The ammas understood that the book of Psalms, perhaps more than any other book of the Bible, carries our collective memory as people who have sought the presence of God in every circumstance. The psalms give voice to the full range of human emotion. Desire, rage, hope, vindictiveness, love, despair: nearly everything we are capable of, both exalted and base, is at play in their pages. The psalmists incorporate it all, with no visible fear of judgment for bringing their emotions into God’s presence. It reminds me of one of the desert fathers, Abba Poemen, who wisely counseled us, “Teach your mouth to say that which you have in your heart.” The psalmists did. A lot.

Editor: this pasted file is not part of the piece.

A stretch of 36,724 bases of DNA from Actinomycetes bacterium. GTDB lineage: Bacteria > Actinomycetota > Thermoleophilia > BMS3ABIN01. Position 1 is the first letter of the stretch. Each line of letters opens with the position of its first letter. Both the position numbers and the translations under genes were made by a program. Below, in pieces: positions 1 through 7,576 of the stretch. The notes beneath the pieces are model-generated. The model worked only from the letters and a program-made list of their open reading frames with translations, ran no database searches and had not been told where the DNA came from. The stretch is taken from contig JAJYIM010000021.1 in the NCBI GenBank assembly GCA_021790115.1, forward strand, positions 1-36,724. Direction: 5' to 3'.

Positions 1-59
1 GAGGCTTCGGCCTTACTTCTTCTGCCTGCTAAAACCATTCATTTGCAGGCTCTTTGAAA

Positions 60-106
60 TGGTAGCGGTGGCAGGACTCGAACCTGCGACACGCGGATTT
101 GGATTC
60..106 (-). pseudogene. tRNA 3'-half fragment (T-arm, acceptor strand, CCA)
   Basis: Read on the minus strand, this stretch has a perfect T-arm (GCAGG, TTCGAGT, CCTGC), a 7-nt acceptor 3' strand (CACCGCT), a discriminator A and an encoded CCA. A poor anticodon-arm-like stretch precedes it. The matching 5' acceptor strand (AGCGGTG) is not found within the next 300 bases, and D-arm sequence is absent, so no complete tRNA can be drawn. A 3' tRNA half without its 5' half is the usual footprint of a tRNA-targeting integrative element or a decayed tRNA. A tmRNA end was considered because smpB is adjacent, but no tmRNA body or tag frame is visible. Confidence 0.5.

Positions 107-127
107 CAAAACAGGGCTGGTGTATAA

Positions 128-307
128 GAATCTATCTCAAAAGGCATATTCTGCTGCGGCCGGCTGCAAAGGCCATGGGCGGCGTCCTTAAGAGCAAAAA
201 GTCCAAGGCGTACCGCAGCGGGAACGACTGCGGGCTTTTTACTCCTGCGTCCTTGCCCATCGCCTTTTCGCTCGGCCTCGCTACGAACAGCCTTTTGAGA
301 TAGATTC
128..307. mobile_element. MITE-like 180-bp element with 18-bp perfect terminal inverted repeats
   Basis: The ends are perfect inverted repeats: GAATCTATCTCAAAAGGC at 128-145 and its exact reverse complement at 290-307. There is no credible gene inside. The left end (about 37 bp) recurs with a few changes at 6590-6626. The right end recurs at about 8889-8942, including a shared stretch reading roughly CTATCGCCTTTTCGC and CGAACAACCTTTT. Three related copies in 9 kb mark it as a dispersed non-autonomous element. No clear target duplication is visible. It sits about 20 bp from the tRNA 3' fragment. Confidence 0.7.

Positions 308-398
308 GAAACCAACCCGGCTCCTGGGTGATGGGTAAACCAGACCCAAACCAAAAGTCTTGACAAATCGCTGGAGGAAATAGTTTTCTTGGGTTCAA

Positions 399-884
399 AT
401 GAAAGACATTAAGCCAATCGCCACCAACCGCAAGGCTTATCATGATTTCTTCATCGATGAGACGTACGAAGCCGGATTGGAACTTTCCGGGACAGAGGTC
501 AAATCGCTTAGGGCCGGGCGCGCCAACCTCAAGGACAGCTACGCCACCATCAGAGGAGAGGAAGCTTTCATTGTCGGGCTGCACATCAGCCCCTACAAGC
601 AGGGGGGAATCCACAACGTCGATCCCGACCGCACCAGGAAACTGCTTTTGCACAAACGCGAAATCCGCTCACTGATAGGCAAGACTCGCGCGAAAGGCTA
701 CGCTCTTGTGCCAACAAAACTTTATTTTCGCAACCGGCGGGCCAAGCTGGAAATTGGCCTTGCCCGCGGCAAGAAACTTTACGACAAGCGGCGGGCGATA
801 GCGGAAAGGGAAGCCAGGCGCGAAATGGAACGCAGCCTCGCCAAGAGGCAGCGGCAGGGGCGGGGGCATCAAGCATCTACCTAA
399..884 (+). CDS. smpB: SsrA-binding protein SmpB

—Jan L. Richardson, In the Sanctuary of Women: A Companion for Reflection and Prayer (Upper Room Books, 2010)
What insights about human emotion do you gain from reading the Psalms?
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In the day of my trouble I seek the Lord;
in the night my hand is stretched out without wearying;
my soul refuses to be comforted.
—Psalm 77:2 (NRSV)
Prayer for the Week
We are waking, God.
We are waking,
and we pray
that we may know you
as manna in the desert,
wellsprings in the wilderness,
honey from the rock,
O God our habitation
and our way.
—Jan L. Richardson, “Prayer for the Morning,” In the Sanctuary of Women
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Aren’t sure if spiritual direction is for you? Sacred Conversation, the latest release from Upper Room Books, explains what spiritual direction is and what it isn’t. Author Marsha Crockett invites you to experience the possibility of transformation as you ponder the gifts offered by the grace of God with the help of a spiritual director. Learn more here.
(Courtesy of Vanderbilt Divinity Library)
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